Perhaps people condescend because most of Robinson's Art is between the lines, in what Albert Brooks would call "Timing...sayitwithmeTiming." The way his plots constantly surprise. The way his characters suddenly feel like friends. And, especially, not what he writes, but what he leaves out. Pettiness. Smirking. The unlikable person without hope. Pain for pain's sake. Easy love. Miserable sex. Evil that doesn't cost anything. Suffering that only makes you squirm. Individuals so stuck in their own heads that the real world is just another POV.

This man knows something. And he shares it.

What all the laughing, toasting, punning , hugging, learning, coincidence and grab-ass episodic plotting amount to is, I believe, a unique contribution to literature. Robinson's chief speculative leap is to imagine a place where community is possible. And the task he has taken upon himself is to embody the spectrum of Happiness. Now, that may seem a rather hifalutin way of saying he's funny and his books make you feel good. But what Robinson is up to is nothing less than a participatory utopia that a reader enrolls in by reading. He makes you feel warm. He shows you a good time. He teaches you hope. Everyone is included. His Callahan books are about the experience he creates, not just portrays.

Listen to how Robinson describes the Past and Future Proprietor of the original Callahan's Saloon, Mike Callahan. "Fixed broken brains. Made sad people happy and happy people merry and merry people joyous. Tutored in kindness and telepathy. Smoked hideous cigars. Forgave people. Accessory before and after the pun." I can't name another author who can live up to that resume.

Think of the audacity and courage it takes, in these days of cynical Family Values and jaded Pulp Sensationalism, to create an art about the possibility of Joy. I suspect that's either a dream that terrifies, or a dream so many times broken that it hurts to contemplate. You're either on this bus or you don't believe it stops here. But, in any case, Robinson lays out the welcome mat. And he throws the best party on page in the known U.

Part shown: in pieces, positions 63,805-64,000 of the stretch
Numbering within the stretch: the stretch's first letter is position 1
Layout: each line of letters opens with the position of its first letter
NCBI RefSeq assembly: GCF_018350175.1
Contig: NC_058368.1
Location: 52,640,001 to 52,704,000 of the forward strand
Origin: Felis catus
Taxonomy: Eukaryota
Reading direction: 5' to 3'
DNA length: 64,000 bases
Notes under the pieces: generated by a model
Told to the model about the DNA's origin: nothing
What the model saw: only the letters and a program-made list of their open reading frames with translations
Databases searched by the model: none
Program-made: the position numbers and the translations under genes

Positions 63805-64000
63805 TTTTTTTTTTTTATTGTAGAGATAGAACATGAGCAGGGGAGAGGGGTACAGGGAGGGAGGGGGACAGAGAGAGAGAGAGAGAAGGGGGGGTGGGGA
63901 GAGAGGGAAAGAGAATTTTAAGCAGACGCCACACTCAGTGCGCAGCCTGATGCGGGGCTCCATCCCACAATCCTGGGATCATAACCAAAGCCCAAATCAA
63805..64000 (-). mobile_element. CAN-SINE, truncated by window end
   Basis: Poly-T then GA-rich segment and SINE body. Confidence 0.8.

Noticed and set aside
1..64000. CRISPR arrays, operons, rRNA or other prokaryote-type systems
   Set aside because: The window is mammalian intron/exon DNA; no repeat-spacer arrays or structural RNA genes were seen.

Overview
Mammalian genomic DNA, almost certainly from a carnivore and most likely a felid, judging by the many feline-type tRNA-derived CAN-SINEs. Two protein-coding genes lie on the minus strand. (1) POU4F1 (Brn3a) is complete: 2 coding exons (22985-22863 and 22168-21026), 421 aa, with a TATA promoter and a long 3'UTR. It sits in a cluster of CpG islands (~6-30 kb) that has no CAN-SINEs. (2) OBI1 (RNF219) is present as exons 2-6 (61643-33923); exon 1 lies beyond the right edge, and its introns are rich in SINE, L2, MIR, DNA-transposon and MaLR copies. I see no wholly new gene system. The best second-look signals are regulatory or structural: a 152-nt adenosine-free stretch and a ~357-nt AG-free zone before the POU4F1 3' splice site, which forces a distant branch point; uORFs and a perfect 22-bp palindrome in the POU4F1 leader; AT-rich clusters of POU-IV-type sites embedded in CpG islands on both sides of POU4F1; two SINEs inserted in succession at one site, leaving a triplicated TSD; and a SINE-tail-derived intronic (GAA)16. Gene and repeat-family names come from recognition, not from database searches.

But before you pass him off as a mere entertainer, a sentimentalist, a ringmaster for aging hippies, a punster for the chronically adolescent, or a preachy idealist, put your adult armor on standby and recall a moment from your childhood.

Maybe it was before the Beatles got all pompous and rococo. Maybe it was before they were more popular than Jesus Christ. Even before yellow submarines. Think about holding broomsticks in your basement, shaking your first bangs and sharing the harmonies of four creatures from the planet Liverpool. Remember the way your baby sister danced below you, her soggy diaper bouncing up and down. Galaxies of dust performing pre fractal choreography in the spotlight beams of summer sun on cool linoleum. Something new was happening. Remember, if you can, the pure unabashed awe you felt, as you joined in their ascending orgasmic Ahhs in Twist and Shout. If four young men could make you feel so good simply by shaking their heads and going "Ahhhh" anything was possible.

If that sounds like a childhood you never had, maybe it's time to get out the old Twister board. A splendid time is guaranteed for all. It's a game where everybody touches, everybody looks ridiculous, and everybody ends up laughing and falling all over each other in one big sweaty web of limbs, chins and buttcracks. You know: the way you feel when you're reading a Spider Book.

For my money that's not just Art. It's fun.

--Patrick O'Leary